President Obama has been talking seemingly nonstop about health-care reform for about three months now. Yet the New York Times declares Americans still “confused and anxious about a health care overhaul”: A recent poll by the newspaper and CBS News found a plurality of 46 percent doesn’t know enough about the president’s reform plans to say whether they support or oppose them. Only 30 percent strongly support them; 23 percent strongly oppose them.
Why hasn’t Obama been able to take control of this debate?
It isn’t for lack of manufacturing concern about the topic. In January, only 2 percent of Americans considered health care our most important problem; that number has grown steadily to 19 percent this month, second only to the economy.
It isn’t for lack of talking about health care. Just 4 percent of those polled think the president is making too few speeches and public appearances to talk about his proposals.
It isn’t for lack of reading about health-care proposals on the public’s part. More than three-quarters of those polled say they have read “some” or “a lot” about the plans.
So here are some possible explanations.
The number of people favoring only minor changes to the system, while still low at 19 percent, is the highest it’s been since Hillary Clinton was trying to sell her own reform back in 1994. The number of people favoring a complete rebuild, 27 percent, has only been lower once in 18 years of polling on the question. (The choice that won a majority of support, “fundamental changes,” is so vague as to be meaningless.)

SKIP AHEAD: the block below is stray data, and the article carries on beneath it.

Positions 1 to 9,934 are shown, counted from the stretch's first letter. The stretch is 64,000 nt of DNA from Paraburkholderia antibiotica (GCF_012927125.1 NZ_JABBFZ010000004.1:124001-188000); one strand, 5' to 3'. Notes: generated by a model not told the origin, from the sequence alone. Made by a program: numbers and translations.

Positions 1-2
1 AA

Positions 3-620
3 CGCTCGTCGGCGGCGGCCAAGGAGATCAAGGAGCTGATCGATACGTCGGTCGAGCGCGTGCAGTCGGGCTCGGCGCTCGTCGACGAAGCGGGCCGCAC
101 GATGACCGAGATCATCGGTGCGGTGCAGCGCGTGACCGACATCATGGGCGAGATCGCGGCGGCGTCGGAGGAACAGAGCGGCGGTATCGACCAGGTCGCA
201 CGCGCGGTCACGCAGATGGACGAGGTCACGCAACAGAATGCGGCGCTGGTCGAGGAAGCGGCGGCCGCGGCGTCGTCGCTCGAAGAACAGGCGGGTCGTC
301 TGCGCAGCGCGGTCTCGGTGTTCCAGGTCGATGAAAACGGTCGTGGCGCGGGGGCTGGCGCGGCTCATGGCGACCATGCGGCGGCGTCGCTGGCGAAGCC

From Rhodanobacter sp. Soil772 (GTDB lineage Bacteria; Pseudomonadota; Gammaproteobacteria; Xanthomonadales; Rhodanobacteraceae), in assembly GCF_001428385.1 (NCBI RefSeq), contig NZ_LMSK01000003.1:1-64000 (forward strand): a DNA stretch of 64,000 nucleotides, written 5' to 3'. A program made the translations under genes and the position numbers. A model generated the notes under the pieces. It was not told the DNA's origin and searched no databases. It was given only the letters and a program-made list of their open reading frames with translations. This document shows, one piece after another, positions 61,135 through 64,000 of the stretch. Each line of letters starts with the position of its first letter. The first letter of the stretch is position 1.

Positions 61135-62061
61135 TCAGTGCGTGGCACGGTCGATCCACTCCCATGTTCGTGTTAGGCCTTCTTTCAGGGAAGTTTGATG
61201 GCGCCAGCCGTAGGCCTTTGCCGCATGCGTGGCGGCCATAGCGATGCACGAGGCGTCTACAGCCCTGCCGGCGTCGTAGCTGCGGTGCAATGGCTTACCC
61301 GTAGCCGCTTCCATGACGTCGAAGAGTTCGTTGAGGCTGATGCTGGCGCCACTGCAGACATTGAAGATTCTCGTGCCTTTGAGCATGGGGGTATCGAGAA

Maybe that’s because, as other polls confirm, a very large majority of Americans are satisfied with the health care they receive. And as many people are satisfied with health-care costs as are dissatisfied.
A solid majority doesn’t think Obama has explained his plans well (despite, remember, thinking that he has made plenty of speeches and appearances to talk about them). And to the degree that they do understand what he’s selling, they think he’s being overly optimistic.
And despite thinking the GOP is being more partisan than the president, two-thirds of those polled think Congress should only pass a plan that has Republican support.
Bottom line: The president and other Democrats are pushing vague, overhyped plans that need to be more bipartisan if they’re going to have Americans’ support. Until they fix those problems, they’re going to have a health-care problem with the public.